Astrometric Binary

A binary star system in which the fainter component can not be seen

In an astrometric binary, the secondary component is invisible to the eye but is observable from the gravitational effects on the proper motion of the brighter companion. The components of a binary system revolve around a common centre of mass. As the pair move through space, in an astrometric binary, the visible star will be seen to move with a wobble. The path through space will be a ‘wave’ shape instead of a straight path.

There can be various reasons why the secondary component might not be seen. It may be too far away for the light to be detected, it could be a very cold star; the two stars could be too close and too far away to be resolved by telescopes or the primary may be much brighter and simply drown out the light from the secondary.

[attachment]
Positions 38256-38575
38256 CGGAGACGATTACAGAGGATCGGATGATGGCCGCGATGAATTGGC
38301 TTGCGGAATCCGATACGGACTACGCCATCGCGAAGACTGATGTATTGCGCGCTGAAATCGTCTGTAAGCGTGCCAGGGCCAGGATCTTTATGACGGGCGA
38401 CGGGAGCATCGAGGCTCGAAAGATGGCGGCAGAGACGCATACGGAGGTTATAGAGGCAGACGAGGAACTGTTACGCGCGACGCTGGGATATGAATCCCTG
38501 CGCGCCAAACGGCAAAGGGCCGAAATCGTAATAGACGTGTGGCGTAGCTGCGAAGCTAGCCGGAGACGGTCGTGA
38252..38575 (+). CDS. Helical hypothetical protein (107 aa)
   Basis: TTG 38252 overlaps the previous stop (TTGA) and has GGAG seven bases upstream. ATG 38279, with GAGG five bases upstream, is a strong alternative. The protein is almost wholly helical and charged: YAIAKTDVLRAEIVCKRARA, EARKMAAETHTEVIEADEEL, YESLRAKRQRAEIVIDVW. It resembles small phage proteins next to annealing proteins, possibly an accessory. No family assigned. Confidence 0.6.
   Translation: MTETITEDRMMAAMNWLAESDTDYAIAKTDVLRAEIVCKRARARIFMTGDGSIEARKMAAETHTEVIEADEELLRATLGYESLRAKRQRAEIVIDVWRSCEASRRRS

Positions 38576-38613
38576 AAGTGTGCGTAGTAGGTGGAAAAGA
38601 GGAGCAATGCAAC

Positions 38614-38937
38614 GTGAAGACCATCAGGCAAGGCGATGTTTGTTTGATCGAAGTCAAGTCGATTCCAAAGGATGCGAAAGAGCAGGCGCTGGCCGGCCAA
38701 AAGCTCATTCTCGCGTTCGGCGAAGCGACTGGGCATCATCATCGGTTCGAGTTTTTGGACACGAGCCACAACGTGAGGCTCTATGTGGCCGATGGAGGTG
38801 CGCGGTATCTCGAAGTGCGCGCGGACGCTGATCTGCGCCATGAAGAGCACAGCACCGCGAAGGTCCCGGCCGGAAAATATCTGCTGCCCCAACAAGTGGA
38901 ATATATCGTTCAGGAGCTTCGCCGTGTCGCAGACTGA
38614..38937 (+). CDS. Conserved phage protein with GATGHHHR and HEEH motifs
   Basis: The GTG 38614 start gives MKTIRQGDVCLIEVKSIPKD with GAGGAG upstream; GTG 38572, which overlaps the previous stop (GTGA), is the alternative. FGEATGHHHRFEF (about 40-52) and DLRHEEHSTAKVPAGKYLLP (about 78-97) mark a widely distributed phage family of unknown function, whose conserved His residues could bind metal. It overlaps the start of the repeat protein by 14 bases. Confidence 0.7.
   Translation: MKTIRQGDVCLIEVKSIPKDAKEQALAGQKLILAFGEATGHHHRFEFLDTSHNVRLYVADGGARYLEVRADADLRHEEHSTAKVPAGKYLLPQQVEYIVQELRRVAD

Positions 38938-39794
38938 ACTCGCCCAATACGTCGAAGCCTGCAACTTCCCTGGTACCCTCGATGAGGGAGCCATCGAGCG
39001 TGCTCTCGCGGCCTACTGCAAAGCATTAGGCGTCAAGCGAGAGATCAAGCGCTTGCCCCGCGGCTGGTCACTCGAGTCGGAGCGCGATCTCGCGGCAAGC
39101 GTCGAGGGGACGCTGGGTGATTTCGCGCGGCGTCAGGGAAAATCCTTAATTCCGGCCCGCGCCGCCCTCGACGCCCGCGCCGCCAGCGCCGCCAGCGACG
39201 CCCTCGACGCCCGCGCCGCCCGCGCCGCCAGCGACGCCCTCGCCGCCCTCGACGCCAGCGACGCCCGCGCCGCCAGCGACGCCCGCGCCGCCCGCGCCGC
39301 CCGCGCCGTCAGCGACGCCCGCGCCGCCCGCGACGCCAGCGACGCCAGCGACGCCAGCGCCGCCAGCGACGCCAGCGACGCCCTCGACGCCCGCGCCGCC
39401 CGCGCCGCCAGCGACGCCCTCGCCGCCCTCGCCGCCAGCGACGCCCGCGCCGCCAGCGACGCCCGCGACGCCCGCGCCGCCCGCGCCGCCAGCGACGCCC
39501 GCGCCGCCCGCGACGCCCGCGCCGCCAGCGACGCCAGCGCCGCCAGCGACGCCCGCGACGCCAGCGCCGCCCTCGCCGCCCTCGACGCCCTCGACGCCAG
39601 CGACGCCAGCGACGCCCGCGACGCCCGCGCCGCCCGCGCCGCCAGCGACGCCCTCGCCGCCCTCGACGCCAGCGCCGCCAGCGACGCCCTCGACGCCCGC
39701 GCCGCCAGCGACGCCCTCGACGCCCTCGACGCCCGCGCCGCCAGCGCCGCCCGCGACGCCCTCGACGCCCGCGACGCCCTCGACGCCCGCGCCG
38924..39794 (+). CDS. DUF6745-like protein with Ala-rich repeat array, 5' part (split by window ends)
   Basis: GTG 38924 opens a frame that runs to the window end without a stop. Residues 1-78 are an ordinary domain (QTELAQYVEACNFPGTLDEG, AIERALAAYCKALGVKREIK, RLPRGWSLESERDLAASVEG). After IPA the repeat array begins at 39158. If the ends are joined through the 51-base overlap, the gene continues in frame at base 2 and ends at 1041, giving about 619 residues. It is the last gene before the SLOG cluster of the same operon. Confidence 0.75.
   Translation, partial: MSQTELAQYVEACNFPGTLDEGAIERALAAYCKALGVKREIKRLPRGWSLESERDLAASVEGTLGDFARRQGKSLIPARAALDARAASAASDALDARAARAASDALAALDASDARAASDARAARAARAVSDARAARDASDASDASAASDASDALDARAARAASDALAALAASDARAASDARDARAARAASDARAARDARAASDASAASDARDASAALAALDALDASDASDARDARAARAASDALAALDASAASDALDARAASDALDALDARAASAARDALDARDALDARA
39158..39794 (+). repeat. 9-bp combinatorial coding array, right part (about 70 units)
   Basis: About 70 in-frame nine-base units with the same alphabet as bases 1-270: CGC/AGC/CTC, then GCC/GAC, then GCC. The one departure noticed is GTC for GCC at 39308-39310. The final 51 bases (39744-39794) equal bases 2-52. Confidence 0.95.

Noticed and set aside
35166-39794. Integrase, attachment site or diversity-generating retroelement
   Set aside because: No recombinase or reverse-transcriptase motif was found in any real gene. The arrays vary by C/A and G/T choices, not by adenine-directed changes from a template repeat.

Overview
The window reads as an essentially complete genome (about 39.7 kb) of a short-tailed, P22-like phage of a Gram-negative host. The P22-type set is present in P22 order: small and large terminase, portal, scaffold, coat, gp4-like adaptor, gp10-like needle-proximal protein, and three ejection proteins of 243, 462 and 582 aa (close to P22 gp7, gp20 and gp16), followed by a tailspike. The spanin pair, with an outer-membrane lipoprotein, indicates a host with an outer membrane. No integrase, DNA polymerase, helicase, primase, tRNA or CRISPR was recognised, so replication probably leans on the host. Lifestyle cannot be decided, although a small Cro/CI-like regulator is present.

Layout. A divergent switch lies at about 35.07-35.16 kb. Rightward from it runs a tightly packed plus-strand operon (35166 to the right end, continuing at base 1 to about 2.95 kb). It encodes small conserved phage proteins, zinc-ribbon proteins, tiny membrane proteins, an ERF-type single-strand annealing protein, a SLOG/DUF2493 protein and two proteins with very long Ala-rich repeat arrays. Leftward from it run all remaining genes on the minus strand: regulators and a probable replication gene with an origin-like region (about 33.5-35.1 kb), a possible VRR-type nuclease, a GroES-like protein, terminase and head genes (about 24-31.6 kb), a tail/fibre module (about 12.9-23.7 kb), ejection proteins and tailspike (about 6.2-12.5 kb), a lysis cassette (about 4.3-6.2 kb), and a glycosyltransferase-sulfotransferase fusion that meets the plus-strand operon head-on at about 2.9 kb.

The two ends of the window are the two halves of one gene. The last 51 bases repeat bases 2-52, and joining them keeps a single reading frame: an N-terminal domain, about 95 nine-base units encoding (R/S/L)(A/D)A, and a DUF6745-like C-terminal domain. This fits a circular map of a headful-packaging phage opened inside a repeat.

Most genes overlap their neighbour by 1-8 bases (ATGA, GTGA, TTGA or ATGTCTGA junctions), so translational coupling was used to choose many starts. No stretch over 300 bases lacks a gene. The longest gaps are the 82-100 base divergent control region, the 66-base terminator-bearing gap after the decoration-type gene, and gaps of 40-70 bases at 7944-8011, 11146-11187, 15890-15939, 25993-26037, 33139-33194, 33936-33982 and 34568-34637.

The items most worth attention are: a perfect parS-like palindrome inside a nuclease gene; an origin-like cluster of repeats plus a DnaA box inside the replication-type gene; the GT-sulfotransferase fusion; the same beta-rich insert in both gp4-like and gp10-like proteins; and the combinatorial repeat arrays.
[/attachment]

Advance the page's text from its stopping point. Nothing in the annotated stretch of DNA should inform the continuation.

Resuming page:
This method of looking at the movements of stars has been applied to the search for extrasolar planets. As instruments become ever more sensitive, smaller and smaller perturbations can be detected meaning smaller and smaller orbiting masses can be ‘seen’.

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